Everything you need to know about the mucus plug during pregnancy

What is a mucus plug exactly? How does it look, and what should you do when it comes out? Here is all the information you need about the mucus plug and its significance during pregnancy.

Jenny Jansson

Read time: 2 m

Verified by Jenny Jansson

Certified midwife

Everything you need to know about the mucus plug during pregnancyPhoto: Preggers

One of the exciting and sometimes confusing events during pregnancy is the release of the mucus plug. Many mistakenly believe that it is a clear sign that labor is imminent, but it is essential to understand that it is not always the case. Now, let's take a closer look at the mucus plug and what actually happens when it "goes."

What is a mucus plug, and how does it look?

A mucus plug is a jelly-like mass of thick mucus that forms in the cervix during pregnancy. Its main purpose is to protect the uterus from bacteria and infections. The mucus plug acts as a natural barrier, preventing harmful substances from entering the uterus and reaching the fetus.

The mucus plug can vary in size, color, and consistency in different ways. For pregnant women, it can appear in various shades, ranging from transparent or whitish with a bit of blood to yellowish, brownish, or even blood-tinged. It is important to remember that the color of the mucus plug does not always indicate something serious. It can be a completely natural variation and does not necessarily mean that something is wrong.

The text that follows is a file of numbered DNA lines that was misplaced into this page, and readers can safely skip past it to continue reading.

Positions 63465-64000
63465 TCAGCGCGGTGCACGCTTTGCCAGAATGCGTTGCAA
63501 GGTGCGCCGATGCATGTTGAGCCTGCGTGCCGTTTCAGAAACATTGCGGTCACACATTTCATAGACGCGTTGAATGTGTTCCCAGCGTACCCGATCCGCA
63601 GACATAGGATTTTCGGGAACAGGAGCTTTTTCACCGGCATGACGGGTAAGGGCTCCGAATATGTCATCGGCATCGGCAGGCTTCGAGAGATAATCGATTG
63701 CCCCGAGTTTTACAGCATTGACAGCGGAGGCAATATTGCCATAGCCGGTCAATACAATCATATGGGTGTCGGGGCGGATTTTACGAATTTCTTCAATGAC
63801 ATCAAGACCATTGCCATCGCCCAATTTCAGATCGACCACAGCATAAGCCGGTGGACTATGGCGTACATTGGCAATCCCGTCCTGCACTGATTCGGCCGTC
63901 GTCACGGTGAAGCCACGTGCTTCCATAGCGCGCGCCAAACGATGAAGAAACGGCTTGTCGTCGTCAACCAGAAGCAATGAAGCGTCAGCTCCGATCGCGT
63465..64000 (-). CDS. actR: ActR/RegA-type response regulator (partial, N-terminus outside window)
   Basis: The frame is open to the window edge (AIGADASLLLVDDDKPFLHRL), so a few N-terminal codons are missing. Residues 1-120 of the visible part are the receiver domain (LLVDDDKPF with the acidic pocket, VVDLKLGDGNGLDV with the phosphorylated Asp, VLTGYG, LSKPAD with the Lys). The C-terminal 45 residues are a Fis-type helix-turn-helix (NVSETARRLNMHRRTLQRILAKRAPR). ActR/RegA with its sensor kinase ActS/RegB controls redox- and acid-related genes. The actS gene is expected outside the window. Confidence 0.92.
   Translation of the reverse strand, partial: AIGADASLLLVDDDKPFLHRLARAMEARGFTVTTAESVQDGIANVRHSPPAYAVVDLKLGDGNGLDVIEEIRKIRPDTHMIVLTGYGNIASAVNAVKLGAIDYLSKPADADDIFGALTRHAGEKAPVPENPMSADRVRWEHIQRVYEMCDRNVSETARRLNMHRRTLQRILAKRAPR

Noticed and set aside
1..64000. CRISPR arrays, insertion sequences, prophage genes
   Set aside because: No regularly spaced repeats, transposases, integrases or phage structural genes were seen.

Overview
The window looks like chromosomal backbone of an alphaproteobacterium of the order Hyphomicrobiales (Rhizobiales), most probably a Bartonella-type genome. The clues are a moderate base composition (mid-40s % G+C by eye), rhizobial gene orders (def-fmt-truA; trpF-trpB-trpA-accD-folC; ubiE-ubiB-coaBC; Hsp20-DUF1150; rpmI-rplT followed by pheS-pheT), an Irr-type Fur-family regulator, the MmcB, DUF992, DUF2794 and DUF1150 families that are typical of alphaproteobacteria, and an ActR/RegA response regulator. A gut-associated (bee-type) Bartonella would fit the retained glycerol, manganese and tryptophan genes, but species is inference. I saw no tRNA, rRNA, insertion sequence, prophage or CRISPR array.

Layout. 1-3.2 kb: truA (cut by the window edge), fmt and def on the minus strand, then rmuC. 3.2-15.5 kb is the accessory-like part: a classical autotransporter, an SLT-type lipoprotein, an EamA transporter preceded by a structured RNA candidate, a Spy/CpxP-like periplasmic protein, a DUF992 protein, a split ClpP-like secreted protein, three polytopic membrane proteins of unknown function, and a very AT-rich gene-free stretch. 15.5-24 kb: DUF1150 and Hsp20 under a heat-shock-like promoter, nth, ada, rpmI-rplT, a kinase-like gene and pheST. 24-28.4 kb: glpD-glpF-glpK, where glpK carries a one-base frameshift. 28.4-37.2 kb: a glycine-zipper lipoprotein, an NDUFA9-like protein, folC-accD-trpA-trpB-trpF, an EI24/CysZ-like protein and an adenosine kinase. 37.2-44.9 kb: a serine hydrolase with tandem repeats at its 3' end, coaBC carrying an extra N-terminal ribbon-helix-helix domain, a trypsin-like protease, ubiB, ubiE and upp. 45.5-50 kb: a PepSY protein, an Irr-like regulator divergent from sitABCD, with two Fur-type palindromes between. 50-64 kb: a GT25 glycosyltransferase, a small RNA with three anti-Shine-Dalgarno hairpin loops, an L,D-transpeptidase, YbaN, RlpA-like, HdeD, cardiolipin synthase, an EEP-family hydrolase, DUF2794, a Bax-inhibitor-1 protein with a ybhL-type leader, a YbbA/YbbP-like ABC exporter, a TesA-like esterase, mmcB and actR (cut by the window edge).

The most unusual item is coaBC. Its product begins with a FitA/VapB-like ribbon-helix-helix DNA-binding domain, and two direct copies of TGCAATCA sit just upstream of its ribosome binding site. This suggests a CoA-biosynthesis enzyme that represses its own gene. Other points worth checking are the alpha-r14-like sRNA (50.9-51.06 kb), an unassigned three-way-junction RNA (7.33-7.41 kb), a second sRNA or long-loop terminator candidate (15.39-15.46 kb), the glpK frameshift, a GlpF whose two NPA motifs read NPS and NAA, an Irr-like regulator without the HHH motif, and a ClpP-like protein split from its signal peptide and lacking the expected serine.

What should I do when the mucus plug comes out?

When the mucus plug comes out or is discharged, it may indicate that labor is approaching, but it does not mean that it is time to immediately go to the delivery room. It is important to remember that each pregnancy is unique, and labor can take varying amounts of time after the mucus plug is released.

After the mucus plug comes out, it is normal to experience an increased amount of mucus or a small amount of bleeding. It may also be possible to feel contractions or a sense of heaviness in the pelvis. However, it is important to note that it is not always an immediate start of labor, and it can take several days or weeks before active labor begins.

Jenny Jansson

Verified by Jenny Jansson

Certified midwife


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